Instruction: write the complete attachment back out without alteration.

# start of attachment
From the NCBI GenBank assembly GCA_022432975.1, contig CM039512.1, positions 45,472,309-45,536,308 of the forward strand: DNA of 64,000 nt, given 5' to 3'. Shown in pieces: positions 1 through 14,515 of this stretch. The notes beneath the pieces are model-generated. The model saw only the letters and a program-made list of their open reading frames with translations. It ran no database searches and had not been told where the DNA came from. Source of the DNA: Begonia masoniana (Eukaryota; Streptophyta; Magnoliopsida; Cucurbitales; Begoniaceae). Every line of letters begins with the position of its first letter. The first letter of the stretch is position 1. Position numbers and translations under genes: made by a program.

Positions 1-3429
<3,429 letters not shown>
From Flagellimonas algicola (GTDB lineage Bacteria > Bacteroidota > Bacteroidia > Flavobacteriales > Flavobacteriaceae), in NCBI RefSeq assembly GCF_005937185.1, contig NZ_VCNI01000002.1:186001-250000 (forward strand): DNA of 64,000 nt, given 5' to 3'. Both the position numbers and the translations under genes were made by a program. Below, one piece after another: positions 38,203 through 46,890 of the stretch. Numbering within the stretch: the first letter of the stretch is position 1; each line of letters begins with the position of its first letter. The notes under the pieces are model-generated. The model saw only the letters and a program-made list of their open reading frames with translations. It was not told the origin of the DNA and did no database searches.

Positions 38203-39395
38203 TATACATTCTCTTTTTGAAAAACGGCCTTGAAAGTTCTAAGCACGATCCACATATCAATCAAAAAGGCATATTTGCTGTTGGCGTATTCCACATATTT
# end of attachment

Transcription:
From the NCBI GenBank assembly GCA_022432975.1, contig CM039512.1, positions 45,472,309-45,536,308 of the forward strand: DNA of 64,000 nt, given 5' to 3'. Shown in pieces: positions 1 through 14,515 of this stretch. The notes beneath the pieces are model-generated. The model saw only the letters and a program-made list of their open reading frames with translations. It ran no database searches and had not been told where the DNA came from. Source of the DNA: Begonia masoniana (Eukaryota; Streptophyta; Magnoliopsida; Cucurbitales; Begoniaceae). Every line of letters begins with the position of its first letter. The first letter of the stretch is position 1. Position numbers and translations under genes: made by a program.

Positions 1-3429
<3,429 letters not shown>
From Flagellimonas algicola (GTDB lineage Bacteria > Bacteroidota > Bacteroidia > Flavobacteriales > Flavobacteriaceae), in NCBI RefSeq assembly GCF_005937185.1, contig NZ_VCNI01000002.1:186001-250000 (forward strand): DNA of 64,000 nt, given 5' to 3'. Both the position numbers and the translations under genes were made by a program. Below, one piece after another: positions 38,203 through 46,890 of the stretch. Numbering within the stretch: the first letter of the stretch is position 1; each line of letters begins with the position of its first letter. The notes under the pieces are model-generated. The model saw only the letters and a program-made list of their open reading frames with translations. It was not told the origin of the DNA and did no database searches.

Positions 38203-39395
38203 TATACATTCTCTTTTTGAAAAACGGCCTTGAAAGTTCTAAGCACGATCCACATATCAATCAAAAAGGCATATTTGCTGTTGGCGTATTCCACATATTT